Software Developers at Banks Should Be Interested in This One Thing

Why would you become a developer at a bank or similar financial institution? After all, banks don’t use the most popular and novel programming languages such as Rust or Kotlin. Nor do they pay developers as well as at FAANG companies. If that wasn’t enough to potentially dissuade you, they have a lot of legacy technology and heavy regulatory constraints. By comparison, technology firms and start-ups are both more cool and less restricted.

If you’re going to spend your career as a software developer or engineer at a bank, you therefore need something else to motivate you. That thing is money. And not earning money, necessarily; you need to be interested in money’s dynamics.

“A lot of the time, the work in banking isn’t technically challenging,” says Peter Lawrey, a former developer for banks and hedge funds and CEO of Chronicle Software. “It’s about writing code that works and that makes money. You’ll see a lot of trading systems that seem very badly constructed, but they make money and because that’s the end product, that’s all that matters.”

For this reason, the developers who succeed in banking need to be “interested in the money,” Lawrey continues. “Making money is the driving force of any project. It’s not about how cool the technology is… and in many cases very cool technology is distrusted in banking, because it can often be a mess and disrupt functioning systems.”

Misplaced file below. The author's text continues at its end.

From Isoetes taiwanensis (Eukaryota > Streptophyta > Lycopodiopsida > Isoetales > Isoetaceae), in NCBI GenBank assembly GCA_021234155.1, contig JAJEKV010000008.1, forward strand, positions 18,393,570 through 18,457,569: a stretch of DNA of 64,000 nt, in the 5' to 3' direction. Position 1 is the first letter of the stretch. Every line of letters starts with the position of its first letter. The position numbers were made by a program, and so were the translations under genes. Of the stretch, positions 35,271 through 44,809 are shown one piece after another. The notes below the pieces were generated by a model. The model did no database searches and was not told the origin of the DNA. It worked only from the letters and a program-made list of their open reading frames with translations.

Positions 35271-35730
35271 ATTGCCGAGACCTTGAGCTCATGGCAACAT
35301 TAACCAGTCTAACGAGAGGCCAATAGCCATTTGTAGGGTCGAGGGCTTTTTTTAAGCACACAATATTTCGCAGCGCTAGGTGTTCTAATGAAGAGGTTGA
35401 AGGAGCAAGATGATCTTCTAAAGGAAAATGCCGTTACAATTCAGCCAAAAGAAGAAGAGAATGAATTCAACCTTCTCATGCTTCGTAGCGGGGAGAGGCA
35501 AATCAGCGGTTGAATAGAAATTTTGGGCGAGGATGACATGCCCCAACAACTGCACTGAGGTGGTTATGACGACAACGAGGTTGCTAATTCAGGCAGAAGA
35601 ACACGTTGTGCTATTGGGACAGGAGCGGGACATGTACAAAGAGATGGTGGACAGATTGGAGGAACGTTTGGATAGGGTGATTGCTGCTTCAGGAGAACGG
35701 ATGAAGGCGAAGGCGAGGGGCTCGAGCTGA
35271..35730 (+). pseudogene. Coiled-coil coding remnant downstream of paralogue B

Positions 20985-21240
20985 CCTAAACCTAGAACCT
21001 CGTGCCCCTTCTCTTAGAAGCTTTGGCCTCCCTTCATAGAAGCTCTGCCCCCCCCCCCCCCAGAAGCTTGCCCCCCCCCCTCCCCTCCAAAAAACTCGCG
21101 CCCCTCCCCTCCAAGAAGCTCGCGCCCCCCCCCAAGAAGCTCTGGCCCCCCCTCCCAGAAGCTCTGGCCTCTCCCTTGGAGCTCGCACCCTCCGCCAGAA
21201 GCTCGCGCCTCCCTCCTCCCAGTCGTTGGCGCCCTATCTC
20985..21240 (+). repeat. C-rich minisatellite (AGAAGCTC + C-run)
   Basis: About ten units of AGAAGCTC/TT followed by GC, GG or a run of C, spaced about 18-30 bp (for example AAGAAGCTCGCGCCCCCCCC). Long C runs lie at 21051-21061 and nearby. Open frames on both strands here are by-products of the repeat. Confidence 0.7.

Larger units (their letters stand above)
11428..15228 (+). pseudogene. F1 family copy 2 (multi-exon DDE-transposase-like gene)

Banks like programming languages that are reliable rather than cool, says Lawrey. He himself codes trading algorithms in ‘low latency Java’: “A lot of the useful things from a business perspective are boring and necessary… Java is not generally seen as cool – its focus has never been on being cool, but on being minimalist in terms of features.” 

What the ‘cool languages’? Lawrey cites Rust, Go, and Kotlin, to name a few. “Kotlin is probably a really nice compromise language because it has a lot of features and supports functions at a low level,” he adds. “It appeals to [me], but none of our clients use it so it’s not practical.” 

Instead, banks and hedge funds tend to stick to practical and proven languages; this means Java, C++, and Python.

As a result, Lawrey says the financial services industry tends to weed out programmers who are interested in working in exciting new formats: “There are certain industries that attract developers who like things that are cool, and who want to be creative in new languages.” Finance is not one of them.

A modified version of this article originally appeared in eFinancialCareers.